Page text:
Measures over the past 50 years to reduce smoking in the US have saved an estimated 8 million premature deaths, increasing the average spans of those lives by almost 20 years, an analysis in a special issue of the Journal of the American Medical Association has found.

January 2014 marks the 50th anniversary of the first report by the surgeon general to highlight the harms of tobacco smoking, and the control measures that have been in place since 1964 have saved a total of 157 million years of life across the population, the study concludes.

That landmark report half a century ago – Smoking and health, released by the Public Health Service at the US Department of Health, Education and Welfare – was, says an accompanying opinion paper to the present study, controversial and highly influential at the time.

Since that time, say the present study authors, “efforts by governments, voluntary organizations, and the private sector” have included:

  • Education on smoking’s dangers
  • Increases in cigarette taxes
  • Smoke-free air laws
  • Media campaigns
  • Marketing and sales restrictions
  • Lawsuits
  • Smoking-cessation treatment programs.

The analysis was led by Theodore Holford, PhD, from the Yale University School of Public Health in New Haven, CT.

The researchers modeled how many fewer deaths resulted from tobacco control and quit smoking measures by comparing the number of deaths that were attributable to smoking between the years 1964 and 2012 with the number that would have occurred had the changes not been made.

According to the study authors:

“The model estimated that a total of 17.7 million smoking-attributable deaths occurred between 1964 and 2012.”

Dr. Holford and his colleagues worked out how many extra years of life were gained on average for the people whose lives were saved by the controls over the past half century.

By estimating that there had been a gain of 157 million years of life associated with tobacco control since 1964, and dividing this number across the 8 million lives saved, they have found that “individuals who avoided a premature smoking-related death gained 19.6 years of life on average.”

The authors say there has been great progress against the harms of smoking:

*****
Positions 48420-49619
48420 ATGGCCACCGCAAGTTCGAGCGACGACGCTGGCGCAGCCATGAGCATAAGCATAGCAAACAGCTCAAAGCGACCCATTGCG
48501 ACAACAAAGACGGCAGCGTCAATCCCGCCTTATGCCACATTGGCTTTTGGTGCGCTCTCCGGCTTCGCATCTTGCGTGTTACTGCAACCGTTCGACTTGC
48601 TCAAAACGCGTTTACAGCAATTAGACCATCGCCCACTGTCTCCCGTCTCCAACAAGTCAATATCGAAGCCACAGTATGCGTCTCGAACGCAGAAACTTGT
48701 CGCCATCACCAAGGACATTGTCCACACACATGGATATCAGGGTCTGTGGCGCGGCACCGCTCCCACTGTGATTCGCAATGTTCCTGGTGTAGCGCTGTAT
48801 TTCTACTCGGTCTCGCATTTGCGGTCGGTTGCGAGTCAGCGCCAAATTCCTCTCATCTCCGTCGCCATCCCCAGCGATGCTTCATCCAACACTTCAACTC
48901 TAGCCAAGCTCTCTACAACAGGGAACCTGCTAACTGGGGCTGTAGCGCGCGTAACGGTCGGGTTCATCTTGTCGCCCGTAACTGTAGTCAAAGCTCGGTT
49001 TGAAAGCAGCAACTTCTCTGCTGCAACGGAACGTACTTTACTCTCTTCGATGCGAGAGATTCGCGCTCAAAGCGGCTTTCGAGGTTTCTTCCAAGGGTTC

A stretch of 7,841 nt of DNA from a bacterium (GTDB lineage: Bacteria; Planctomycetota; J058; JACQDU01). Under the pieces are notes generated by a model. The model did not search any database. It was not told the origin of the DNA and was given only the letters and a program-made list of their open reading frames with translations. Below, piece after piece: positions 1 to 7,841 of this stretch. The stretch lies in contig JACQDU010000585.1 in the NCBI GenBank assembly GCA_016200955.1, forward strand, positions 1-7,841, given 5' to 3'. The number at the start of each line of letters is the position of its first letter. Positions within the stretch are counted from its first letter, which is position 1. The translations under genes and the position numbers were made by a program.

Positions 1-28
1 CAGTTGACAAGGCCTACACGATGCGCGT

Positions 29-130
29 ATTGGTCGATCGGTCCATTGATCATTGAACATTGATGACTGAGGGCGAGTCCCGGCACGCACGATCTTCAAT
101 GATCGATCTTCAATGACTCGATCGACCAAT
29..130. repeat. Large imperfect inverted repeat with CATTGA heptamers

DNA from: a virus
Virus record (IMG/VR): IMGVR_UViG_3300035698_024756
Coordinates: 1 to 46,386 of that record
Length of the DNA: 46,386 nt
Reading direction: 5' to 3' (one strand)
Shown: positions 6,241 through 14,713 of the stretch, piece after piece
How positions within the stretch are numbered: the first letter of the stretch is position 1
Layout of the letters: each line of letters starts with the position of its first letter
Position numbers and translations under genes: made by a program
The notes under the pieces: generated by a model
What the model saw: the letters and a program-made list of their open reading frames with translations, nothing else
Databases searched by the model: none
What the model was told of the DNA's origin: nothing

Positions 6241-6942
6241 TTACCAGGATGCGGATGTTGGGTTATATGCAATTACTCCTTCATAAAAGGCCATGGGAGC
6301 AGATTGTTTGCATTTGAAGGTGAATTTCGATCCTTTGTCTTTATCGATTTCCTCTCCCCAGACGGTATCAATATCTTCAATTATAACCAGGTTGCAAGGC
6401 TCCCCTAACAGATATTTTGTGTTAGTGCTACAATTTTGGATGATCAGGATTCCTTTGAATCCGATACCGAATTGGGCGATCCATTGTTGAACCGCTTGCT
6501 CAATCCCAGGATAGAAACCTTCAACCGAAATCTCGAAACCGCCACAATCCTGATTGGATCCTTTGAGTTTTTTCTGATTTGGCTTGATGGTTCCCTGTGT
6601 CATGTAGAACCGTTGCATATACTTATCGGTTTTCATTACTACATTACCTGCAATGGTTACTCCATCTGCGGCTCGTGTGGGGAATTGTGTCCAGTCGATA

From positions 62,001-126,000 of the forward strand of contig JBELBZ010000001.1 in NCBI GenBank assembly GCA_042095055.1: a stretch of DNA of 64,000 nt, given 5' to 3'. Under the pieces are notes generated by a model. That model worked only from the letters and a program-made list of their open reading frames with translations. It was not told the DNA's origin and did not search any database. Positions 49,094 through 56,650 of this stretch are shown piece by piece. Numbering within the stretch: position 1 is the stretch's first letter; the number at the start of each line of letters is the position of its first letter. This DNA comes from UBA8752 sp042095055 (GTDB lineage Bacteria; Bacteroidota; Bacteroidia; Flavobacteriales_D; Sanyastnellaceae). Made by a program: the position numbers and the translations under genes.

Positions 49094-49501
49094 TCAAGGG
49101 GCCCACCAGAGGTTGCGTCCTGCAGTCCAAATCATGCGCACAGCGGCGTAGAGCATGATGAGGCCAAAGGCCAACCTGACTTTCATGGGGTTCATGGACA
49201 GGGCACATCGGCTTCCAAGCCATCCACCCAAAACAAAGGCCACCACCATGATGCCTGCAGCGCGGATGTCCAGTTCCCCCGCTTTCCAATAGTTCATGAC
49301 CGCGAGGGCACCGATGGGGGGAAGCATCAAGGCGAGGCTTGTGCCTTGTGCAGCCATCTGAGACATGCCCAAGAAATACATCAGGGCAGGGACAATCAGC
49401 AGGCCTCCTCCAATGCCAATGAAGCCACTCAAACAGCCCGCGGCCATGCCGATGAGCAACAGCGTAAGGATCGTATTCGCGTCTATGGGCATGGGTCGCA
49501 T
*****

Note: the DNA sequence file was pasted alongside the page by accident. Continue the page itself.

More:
Tobacco control has made a unique and substantial contribution to public health over the past half century. This study provides a quantitative perspective to the magnitude of that contribution.”

However, the study also highlights an ongoing issue: “Despite the success of tobacco control efforts in reducing premature deaths in the US, smoking remains a significant public health problem.

“Today, a half century after the surgeon general’s first pronouncement on the toll that smoking exacts from US society, nearly a fifth of US adults continue to smoke, and smoking continues to claim hundreds of thousands of lives annually.”

The authors add: “No other behavior comes close to contributing so heavily to the nation’s mortality burden. Tobacco control has been a great public health success story but requires continued efforts to eliminate tobacco-related morbidity and mortality.”

In another study in the special issue of the JAMA, by Benjamin Le Cook, PhD, from the Harvard Medical School/Cambridge Health Alliance, Cambridge, MA, and colleagues, examines smoking rates among adults with mental illness.

It found that, between 2004 and 2011, smoking rates fell among adults without mental illness – from 19.2% to 16.5%.

But among adults will mental illness, across multiple mental disorders, the rates barely fell, “decreasing only from 25.3% to 24.9%.”

The authors blame factors within healthcare provision:

The fact that smoking rates for individuals receiving mental healthcare have not experienced the same rates of decline as the general population suggests limited adoption of integrated treatments and ongoing barriers to cessation treatment in mental healthcare settings.”

Also in the January 8 issue of the JAMA are studies finding:

  • “Overall prevalence of smoking has decreased globally, although number of smokers, and cigarettes consumed, has increased.”
  • Combination therapy with varenicline (Champix) and bupropion (Zyban), compared with varenicline alone, “shows short-term benefit, but does not improve ability to quit smoking after one year.”